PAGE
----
New Hampshire's State Seal
Until the revolution, all New Hampshire state seals pictured the insignia of the British monarchy. The first original NH insignia for the colony of New Hampshire showed the state's primary resources, fish and trees, with a quiver of five arrows representing the then five counties. This symbol was quickly replaced with the image of a ship, a ship building yard and a rising sun, surrounded by laurels. Many crude versions of the seal were created until the state officially adopted a design in 1932. That version, used today, shows the first Portsmouth-built warship "Raleigh" on the stocks with a slip of land, a NH granite boulder and the rising sun. The story of the seal was documented in a pamphlet during the 1975 Bicentennial and funded by Old Mr. Boston distillers who released a "commemorative" liquor bottle.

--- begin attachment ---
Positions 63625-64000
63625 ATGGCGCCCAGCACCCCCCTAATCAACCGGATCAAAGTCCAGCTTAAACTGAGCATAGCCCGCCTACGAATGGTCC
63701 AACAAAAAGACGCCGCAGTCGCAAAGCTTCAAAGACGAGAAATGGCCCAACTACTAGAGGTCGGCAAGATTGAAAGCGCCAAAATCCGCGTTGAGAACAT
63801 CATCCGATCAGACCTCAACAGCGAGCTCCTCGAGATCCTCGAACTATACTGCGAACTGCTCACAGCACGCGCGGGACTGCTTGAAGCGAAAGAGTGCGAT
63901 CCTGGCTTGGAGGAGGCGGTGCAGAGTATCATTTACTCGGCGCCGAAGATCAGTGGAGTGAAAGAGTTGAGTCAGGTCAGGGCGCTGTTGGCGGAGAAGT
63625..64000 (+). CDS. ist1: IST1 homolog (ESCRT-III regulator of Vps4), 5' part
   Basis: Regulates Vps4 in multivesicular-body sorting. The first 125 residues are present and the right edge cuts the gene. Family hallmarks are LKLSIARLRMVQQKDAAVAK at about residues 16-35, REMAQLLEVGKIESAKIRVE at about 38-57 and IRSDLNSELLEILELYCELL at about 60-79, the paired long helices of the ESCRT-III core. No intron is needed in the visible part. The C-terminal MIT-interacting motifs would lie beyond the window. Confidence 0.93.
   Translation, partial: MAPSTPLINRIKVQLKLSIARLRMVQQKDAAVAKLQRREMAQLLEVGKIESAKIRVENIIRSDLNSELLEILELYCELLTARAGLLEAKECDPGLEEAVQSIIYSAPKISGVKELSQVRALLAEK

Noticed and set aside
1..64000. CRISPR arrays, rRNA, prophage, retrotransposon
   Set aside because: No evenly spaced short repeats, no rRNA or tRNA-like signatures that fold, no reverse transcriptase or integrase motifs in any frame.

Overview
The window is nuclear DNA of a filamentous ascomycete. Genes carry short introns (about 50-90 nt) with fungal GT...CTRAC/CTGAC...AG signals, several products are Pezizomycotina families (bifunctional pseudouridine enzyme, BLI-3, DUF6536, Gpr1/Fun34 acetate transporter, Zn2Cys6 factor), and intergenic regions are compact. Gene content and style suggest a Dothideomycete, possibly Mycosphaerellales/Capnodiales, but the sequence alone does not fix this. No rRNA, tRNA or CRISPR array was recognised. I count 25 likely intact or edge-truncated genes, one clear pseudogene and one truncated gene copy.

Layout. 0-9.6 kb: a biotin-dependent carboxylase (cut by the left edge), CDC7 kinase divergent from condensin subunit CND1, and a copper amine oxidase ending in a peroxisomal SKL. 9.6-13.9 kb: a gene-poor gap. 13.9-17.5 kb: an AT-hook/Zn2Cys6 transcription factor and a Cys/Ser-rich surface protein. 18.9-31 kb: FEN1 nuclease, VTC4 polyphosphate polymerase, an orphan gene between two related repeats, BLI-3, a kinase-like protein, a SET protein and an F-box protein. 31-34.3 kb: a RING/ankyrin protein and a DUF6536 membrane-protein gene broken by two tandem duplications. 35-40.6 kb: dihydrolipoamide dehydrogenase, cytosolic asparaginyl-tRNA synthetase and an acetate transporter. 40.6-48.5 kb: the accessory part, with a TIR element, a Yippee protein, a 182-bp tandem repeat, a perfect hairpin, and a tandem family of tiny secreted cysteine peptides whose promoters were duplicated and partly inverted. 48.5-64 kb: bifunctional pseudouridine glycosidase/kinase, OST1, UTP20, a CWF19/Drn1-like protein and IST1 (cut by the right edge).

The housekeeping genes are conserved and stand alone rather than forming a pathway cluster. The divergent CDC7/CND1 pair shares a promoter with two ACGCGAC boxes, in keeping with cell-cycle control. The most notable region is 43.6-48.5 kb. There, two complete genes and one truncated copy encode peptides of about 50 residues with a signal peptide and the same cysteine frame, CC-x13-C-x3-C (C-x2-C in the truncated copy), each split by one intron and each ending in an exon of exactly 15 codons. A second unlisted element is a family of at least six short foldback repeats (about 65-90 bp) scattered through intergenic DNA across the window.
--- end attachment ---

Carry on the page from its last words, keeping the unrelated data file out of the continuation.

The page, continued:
By J. Dennis Robinson
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